By Megan Kennedy email@example.com
April 1, 2014
Tuesday, April 1 marked the beginning of a month-long effort to increase awareness of Parkinson’s Disease in Preble County.
Jim Straszheim, the facilitator of a Parkinson’s Support Group with the Preble County Council on Aging, was diagnosed with a central tremor in 1999, which later regressed into Parkinson’s Disease. Straszheim has had two Deep Brain Stimulation’s to reduce the side effects of Parkinson’s Disease. The disease effects the brain in three ways, according to Straszheim; physical, mental, and vocal.
Ashley Moman, an athletic trainer at Reid Hospital in Richmond, Indiana says a program at the hospital, “Reid Rock Steady,” has been serving the region since August 2013.
“Boxing works by moving your body in all planes of motion while continuously changing the routine as you progress through the workout. These classes have proven that anyone, at any level of Parkinson’s, can actually lessen their symptoms and lead a healthier/happier life. Rock Steady classes are divided into four levels based upon each person’s unique Parkinson’s symptoms and overall level of fitness,” according to the program’s website.
Since the program’s inception, trainers have noticed increased participation in the group. “It’s not just boxing,” said Moman. “It’s the type of workout a boxer might go through. Cardio, we do some balance stuff, some actual boxing stuff. But then in addition to that, we also do like Parkinson’s-specific things. We work on voice activation … we work on fine motor skills, and some other things that Parkinson’s people deal with. So it’s pretty much a work out, and from what we’ve been told by a neurologist in Indianapolis and some other research is that intense physical exercise helps slow the progression of the disease.”
Parkinson’s Disease has no known cause, in that it strikes its victims at random. The disease also affects individuals differently. The disease may cripple the healthiest of individuals, and render them fighting for their everyday functions back. Parkinson’s causes dopamine-secreting cells in the brain to die, limiting the victim’s muscle movement.
“Until I had the surgery, I was able to control the tremors quite a bit, but it was very difficult … In a way it shakes your self confidence, but you’ve got to keep working at it. You’ve got to do the physical part of it, you’ve got to do the mental and the vocal. I mean, there’s no cure and you hope there will be, you know … you feel self-conscious about it and you’re out and shaking … you get all excited because everybody’s looking at you and it builds on you,” said Straszheim.
“It’s important to have a good family to support you, which I do.”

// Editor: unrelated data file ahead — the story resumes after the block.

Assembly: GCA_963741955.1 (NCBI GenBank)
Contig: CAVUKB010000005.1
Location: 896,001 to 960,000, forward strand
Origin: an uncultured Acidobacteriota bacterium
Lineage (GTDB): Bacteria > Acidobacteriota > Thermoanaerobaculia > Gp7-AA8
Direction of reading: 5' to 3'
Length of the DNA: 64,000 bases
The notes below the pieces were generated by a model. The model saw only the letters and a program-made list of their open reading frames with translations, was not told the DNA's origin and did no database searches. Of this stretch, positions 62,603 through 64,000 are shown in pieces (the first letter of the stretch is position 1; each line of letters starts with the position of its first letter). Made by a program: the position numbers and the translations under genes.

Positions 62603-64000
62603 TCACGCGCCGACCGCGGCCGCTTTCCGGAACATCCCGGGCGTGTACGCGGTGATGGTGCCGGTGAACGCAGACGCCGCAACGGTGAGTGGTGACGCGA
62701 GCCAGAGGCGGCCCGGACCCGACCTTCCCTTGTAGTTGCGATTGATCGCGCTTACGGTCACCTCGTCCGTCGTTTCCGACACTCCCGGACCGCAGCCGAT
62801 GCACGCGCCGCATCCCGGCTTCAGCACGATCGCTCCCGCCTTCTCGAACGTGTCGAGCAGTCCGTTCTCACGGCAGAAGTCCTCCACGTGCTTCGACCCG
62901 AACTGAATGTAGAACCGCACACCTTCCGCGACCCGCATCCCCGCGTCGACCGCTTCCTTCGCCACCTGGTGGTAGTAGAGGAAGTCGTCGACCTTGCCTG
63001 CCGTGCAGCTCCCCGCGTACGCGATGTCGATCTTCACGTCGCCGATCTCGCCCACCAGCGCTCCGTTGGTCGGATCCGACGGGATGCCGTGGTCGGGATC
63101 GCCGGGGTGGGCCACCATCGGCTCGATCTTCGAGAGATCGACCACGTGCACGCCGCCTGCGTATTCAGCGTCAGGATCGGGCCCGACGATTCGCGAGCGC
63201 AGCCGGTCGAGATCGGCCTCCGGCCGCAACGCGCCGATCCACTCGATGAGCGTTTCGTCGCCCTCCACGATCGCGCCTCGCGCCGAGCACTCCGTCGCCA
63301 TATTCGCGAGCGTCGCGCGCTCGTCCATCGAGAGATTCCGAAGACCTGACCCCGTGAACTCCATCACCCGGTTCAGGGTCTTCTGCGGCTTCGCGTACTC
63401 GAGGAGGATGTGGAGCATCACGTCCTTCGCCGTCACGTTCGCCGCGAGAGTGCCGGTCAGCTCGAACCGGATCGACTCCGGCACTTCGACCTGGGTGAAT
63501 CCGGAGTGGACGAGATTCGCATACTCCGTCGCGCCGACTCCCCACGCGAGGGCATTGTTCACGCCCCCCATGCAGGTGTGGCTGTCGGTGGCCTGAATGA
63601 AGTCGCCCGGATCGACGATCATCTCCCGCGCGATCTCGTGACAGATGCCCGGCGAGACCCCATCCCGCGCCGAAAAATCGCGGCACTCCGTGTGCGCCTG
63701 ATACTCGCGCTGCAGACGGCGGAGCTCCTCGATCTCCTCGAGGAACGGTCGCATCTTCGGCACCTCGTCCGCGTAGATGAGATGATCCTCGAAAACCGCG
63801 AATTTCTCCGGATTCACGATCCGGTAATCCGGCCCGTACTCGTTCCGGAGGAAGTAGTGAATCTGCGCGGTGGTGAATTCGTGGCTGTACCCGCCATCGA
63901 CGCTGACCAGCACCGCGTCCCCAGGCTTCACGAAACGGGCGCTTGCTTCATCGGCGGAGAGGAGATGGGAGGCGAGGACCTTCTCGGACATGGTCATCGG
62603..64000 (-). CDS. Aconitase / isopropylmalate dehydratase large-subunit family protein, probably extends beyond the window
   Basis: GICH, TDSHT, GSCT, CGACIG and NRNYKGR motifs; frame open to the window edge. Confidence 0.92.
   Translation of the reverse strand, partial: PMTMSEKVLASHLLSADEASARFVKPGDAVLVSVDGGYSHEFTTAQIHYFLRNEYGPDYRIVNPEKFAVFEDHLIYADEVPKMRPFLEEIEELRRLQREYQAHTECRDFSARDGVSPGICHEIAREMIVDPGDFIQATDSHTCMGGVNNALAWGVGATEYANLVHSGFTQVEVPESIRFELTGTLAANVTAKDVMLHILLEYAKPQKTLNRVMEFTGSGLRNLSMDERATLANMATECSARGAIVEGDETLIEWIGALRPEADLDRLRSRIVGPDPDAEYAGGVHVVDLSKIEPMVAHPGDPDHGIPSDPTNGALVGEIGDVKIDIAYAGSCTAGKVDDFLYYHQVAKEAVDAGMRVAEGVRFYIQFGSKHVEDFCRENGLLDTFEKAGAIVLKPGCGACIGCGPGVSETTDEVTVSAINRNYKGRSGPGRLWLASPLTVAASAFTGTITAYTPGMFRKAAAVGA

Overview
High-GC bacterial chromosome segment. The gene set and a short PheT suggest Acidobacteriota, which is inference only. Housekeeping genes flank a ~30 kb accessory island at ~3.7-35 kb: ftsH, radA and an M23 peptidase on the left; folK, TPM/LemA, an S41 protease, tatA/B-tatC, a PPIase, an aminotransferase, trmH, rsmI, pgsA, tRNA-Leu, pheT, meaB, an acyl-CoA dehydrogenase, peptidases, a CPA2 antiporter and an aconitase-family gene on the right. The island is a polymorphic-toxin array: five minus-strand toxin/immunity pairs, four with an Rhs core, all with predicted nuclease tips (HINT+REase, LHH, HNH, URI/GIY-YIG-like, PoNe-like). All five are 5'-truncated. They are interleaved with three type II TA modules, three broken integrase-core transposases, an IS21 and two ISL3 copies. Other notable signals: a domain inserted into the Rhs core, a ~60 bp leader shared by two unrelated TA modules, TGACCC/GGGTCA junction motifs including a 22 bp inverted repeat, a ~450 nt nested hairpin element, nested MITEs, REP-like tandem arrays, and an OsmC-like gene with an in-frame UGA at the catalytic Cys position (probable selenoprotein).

Parkinson’s symptoms begin as “something you can live with,” said Straszheim, until the symptoms begin to snowball into a hindrance. Medications are available for those who are suffering with Parkinson’s, however, often times the symptoms are dangerous and uncomfortable. “It’s a very complex and difficult disease to treat because it affects everybody differently,” said Straszheim.
Nan Erbaugh, the wife of David Erbaugh, explains the adjustments her family has gone through to cope with Parkinson’s Disease. David’s Parkinson’s Disease was diagnosed in 2007, although Nan believes David began demonstrating symptoms earlier. David, previously a case manager at Preble County Job and Family Services, has a masters degree and is a Vietnam Veteran. Nan knew there had been a change in her husband, when she began noticing her husband’s earliest symptom, a dramatic lean forward. Parkinson’s Disease affects an individual’s sense of gravity, causing them to either lean forward or backward, and not notice.
“When I think about the value of Rock Steady Boxing for Parkinson’s, first and foremost the goal is to preserve and enhance the quality of life for the Parkinson’s patients. Hopefully the wide-ranging exercises will slow the progression of the disease. Records are kept on each participant in order to chart progress. A complete assessment is done every six months,” said Nan Erbaugh.
“Even though my husband has Parkinson’s and I’m close to the effects day in and day out, I do not presume to completely understand how terribly frustrating it must be for the Parkinson’s patients themselves. As I watch them punch those boxing bags, I often wonder if it is a great release of frustration and stress for them … the greatest benefit [of the program] of all is the close fellowship of everyone involved. The emotional support is priceless.”
Straszheim believes there are between 90-100 people in Preble County who suffer from Parkinson’s Disease. Straszheim said the biggest barrier between those living with Parkinson’s Disease and their negligence to join the support group meetings is self-consciousness.
“They fail to realize that everybody’s going to get something, [Parkinson’s is] just so visible,” said Straszheim.
For those who are interested, Parkinson’s Disease support group meetings occur the third Thursday of the month at 4 p.m. at the Preble County Senior Center.